Jon Baskin has a nice essay on philosophy in True Detective. After reviewing some of the snooty dismissals of the show’s philosophical engagements, Baskin defends the show’s overt philosophizing:
Although True Detective has sometimes been criticized for failing to offer a robust counter-argument to Rust’s skepticism (“That’s above my pay grade” says one of the detectives in response to the flat circle speech), the truth is that not even professional philosophy has offered convincing responses to it. Contra the exertions of a Descartes or a Kant, it remains open to the modern (that is, secular) skeptic to say, as Rust does to Hart at one point, that the only difference between himself and those who find meaning in family, love, individuality, or spirituality is “denial.”
At the same time, looking forward to the last episode, I wonder if the true counter to the skeptic’s philosophy has been coming this whole time from Rust himself. When Hart asks Rust in Episode 3 why, if he believes what he believes, he hasn’t killed himself, he answers that he doesn’t have the constitution. But Rust, despite his skepticism, seems to value something that goes by the name of “commitment.” Hence the black comedy of his congratulation to Hart after he shoots a defenseless Ledoux in the head: “It’s nice to see you commit to something.” His obsession with commitment is actually what distinguishes Cohle from the other characters on True Detective. The rest of the police officers, for instance, are just doing their jobs; Rust is committed to his (he does not “let go” of the case at hand whether he receives a paycheck and a desk at the precinct office or not)…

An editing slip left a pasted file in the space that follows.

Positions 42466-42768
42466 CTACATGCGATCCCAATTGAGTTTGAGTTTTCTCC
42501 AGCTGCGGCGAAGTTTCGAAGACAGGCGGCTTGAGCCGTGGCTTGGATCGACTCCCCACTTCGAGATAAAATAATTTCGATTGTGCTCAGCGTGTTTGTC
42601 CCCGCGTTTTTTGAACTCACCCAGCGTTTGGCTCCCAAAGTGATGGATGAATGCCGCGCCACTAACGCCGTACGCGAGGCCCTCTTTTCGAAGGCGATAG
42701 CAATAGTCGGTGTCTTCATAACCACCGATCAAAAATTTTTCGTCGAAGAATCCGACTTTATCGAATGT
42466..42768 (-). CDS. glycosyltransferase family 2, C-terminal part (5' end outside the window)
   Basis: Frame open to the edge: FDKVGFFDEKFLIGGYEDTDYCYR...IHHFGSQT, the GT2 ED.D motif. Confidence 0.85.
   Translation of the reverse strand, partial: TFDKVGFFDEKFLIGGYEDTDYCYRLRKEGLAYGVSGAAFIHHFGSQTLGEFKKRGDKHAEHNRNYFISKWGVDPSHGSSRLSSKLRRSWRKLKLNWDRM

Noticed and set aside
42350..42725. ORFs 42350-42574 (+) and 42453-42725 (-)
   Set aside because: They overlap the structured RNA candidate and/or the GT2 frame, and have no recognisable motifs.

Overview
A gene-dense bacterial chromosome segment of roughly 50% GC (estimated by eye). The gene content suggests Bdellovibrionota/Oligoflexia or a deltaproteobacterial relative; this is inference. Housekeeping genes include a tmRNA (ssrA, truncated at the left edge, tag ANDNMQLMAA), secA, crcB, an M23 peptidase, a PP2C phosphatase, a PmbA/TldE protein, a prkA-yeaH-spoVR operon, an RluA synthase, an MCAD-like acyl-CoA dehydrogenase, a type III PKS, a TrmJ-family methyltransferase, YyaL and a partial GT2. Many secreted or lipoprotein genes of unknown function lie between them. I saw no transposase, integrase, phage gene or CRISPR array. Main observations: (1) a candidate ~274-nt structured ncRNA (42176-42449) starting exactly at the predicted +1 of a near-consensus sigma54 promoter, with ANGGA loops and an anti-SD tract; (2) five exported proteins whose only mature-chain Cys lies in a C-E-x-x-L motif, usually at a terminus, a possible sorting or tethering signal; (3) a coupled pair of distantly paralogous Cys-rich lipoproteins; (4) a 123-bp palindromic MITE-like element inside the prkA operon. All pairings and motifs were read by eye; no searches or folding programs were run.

Philosophically speaking, I have long vacillated between two polar oppositional conceptions of consciousness as a phenomenon. On the one hand is the powerful, ‘New Mysterian’ argument of the ultimate unknowability of consciousness: qualia is irreducible and impervious to a 100% naturalistic explanation.
On the other hand is the equally convincing, hyper-materialist thesis wherein consciousness, the ‘parent of all horrors’, is a cosmic joke, a bum deal that is nothing more than epiphenomenalism, an illusory loop of narrative logic which assigns itself an importance and validity which it does not, ontologically, possess. Such is the nihilism of Cohle.
With this in mind, Baskin is correct to orient Nic Pizzolatto’s writing as engaging in a dialectic on this philosophical issue, with the character of Cohle representing the philosophical tension between these two, equally tenable positions. From kernels within Cohle’s monologues, to asides in other dialogue, to various visual cues, Cohle’s nihilism is tempered by an alternative ‘leap of faith’ towards… the opposite of nihilism.